# why Vision Transformers key and query linar layer do not combine into one matrix

I study some vision transformers code (e.g. vit-pytorch) and found in attention module:

``````#x is input
key=nn.Linear(...,bias=False)(x)
query=nn.Linear(...,bias=False)(x)
similar_matrix=torch.matmul(query,key.transpose(...))
``````

because Linear can be considered as a matrix, I get

``````key=K^T @ x
query=Q^T @ x
similar_matrix = query^T @ key = x^T @ (Q @ K^T) @ x
(K,Q means learnable matrix, @ means matmul, ^T means transpose)
``````

here Q @ K^T , I think they can be combined into a matrix in order to reduce the amount of parameters and calculation

why not do this? is it because the training effect is not good?

Let's clear few things up.

Since `bias=False` it is indeed the correct idea. That means there would be only the `weight` but the bias would be `None`. Quickly let's check it out

``````import torch
import torch.nn as nn

m = nn.Linear(3, 4,bias=False)
n = nn.Linear(3,4,bias=False)

if hasattr(m, 'weight'):
print(m.weight) # prints the weight
else:
print("doesn't exist")
if hasattr(m, 'bias'):
print(m.bias) # None
else:
print("doesn't exist")
``````

Now let's run this snippet, it is following your idea,

``````x = torch.randint(1,5,(2,3)).float()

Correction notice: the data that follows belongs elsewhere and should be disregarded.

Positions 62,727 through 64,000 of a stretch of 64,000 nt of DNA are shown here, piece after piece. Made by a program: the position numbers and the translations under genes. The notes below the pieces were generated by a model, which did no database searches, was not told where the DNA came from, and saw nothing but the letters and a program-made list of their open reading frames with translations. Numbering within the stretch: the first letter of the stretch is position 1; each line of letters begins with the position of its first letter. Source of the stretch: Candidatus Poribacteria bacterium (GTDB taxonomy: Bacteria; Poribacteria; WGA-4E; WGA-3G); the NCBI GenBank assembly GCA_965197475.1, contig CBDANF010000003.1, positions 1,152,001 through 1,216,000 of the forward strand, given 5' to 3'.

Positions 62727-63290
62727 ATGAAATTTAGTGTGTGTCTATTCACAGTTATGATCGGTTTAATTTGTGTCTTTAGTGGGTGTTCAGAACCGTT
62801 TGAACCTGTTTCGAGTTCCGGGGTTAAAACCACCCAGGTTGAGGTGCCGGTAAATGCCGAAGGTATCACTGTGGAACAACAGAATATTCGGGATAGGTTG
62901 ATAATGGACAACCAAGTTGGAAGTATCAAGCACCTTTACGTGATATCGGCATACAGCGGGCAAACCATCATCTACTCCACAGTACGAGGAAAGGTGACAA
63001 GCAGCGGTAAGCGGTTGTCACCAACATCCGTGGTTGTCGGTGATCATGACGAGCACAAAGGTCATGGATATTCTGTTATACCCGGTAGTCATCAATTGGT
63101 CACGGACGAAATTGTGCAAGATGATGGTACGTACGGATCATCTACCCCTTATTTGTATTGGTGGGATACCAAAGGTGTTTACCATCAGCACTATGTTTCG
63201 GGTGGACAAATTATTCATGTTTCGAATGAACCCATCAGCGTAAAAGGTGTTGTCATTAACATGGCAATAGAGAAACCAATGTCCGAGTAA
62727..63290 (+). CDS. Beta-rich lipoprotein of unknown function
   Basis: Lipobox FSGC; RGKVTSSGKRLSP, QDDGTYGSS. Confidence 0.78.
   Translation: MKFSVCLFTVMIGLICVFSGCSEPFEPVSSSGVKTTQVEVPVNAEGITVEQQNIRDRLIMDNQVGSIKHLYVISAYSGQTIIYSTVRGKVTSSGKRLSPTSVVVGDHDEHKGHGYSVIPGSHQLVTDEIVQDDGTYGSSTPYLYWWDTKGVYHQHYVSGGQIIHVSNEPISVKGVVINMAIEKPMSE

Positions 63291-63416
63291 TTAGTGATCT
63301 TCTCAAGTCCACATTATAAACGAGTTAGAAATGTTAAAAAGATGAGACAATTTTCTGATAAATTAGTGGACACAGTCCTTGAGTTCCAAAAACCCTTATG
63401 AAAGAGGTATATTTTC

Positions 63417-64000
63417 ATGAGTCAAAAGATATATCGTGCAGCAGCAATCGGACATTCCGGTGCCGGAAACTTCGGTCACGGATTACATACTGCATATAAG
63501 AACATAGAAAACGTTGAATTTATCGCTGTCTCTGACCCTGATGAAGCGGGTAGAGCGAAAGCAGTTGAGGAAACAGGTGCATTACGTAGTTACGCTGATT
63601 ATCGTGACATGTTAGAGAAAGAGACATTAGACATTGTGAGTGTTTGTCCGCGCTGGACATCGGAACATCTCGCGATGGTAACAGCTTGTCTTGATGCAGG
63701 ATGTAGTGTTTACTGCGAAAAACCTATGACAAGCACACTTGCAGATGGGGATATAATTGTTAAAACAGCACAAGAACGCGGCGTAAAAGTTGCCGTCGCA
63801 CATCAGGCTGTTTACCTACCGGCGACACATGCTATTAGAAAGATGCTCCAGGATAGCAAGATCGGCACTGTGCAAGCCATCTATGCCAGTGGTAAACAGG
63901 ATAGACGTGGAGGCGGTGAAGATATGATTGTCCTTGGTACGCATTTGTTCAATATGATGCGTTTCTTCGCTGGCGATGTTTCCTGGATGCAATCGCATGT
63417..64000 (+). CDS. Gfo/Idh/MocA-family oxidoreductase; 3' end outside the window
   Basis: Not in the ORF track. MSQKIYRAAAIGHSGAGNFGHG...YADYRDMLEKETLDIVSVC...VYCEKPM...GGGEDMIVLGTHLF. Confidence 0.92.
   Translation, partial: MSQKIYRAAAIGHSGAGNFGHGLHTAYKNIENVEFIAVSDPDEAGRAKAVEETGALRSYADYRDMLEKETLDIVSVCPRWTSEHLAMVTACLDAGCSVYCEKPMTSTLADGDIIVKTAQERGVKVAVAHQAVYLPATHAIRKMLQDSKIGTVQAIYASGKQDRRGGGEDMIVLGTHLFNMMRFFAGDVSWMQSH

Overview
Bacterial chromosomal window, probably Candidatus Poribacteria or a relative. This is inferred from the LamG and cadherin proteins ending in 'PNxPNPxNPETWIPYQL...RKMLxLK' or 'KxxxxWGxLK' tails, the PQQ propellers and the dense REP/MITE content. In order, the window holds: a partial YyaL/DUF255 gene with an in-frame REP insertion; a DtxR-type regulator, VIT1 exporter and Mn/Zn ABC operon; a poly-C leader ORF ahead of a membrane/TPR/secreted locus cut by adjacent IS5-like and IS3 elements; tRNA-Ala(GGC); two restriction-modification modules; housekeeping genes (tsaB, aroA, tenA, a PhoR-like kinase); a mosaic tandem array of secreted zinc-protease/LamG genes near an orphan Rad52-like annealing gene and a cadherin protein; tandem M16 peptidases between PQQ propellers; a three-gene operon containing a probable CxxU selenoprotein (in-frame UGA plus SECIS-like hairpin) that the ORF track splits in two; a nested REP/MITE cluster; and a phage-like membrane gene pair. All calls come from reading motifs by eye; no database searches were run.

m = nn.Linear(3, 4,bias=False)
n = nn.Linear(3,4,bias=False)

K = m.weight
Q = n.weight

k = m(x) # x@K.T
q = n(x) # x@Q.T
print(q@k.T)
print( x@Q.T @  K @x.T)

#output (it would be same in your case as per the initialized input)
tensor([[-4.6655, -5.2234],
tensor([[-4.6655, -5.2234],
``````

So both terms are equivalent. (confirmed). But the number of parameters would be exactly the same as other other approach. Since we use the same weight matrices and stuff.

Which is faster?

``````timeit("m(x) @  n(x).T", globals())
timeit("x@Q.T @  K @x.T", globals())

#Output
1000 loops, best of 3: 50.1 usec per loop
1000 loops, best of 3: 31.1 usec per loop
``````

So the first one takes slightly more time than the second one. If we increase the size then also

``````x = torch.randint(1,5,(2000,3000)).float()
m = nn.Linear(3000, 4000,bias=False)
n = nn.Linear(3000,4000,bias=False)

K = m.weight
Q = n.weight
timeit("m(x) @  n(x).T", globals())
timeit("x@Q.T @  K @x.T", globals())
# output
1 loops, best of 3: 2.93 sec per loop
1 loops, best of 3: 2.73 sec per loop
``````

So here as well we see a significant performance increase in the second case. So ideally one could use second one to gain some performance increase like you guessed.

But the major thing, why they didn't follow can be attributed to the attempt of keeping the code open towards future changes where the `bias` is being used and in that case the first code would be much more readable and conforming to the existing standards. In this small case it might be suitable but for larger models this can be quite ugly. For better readability and future scopes I believe they selected the first one.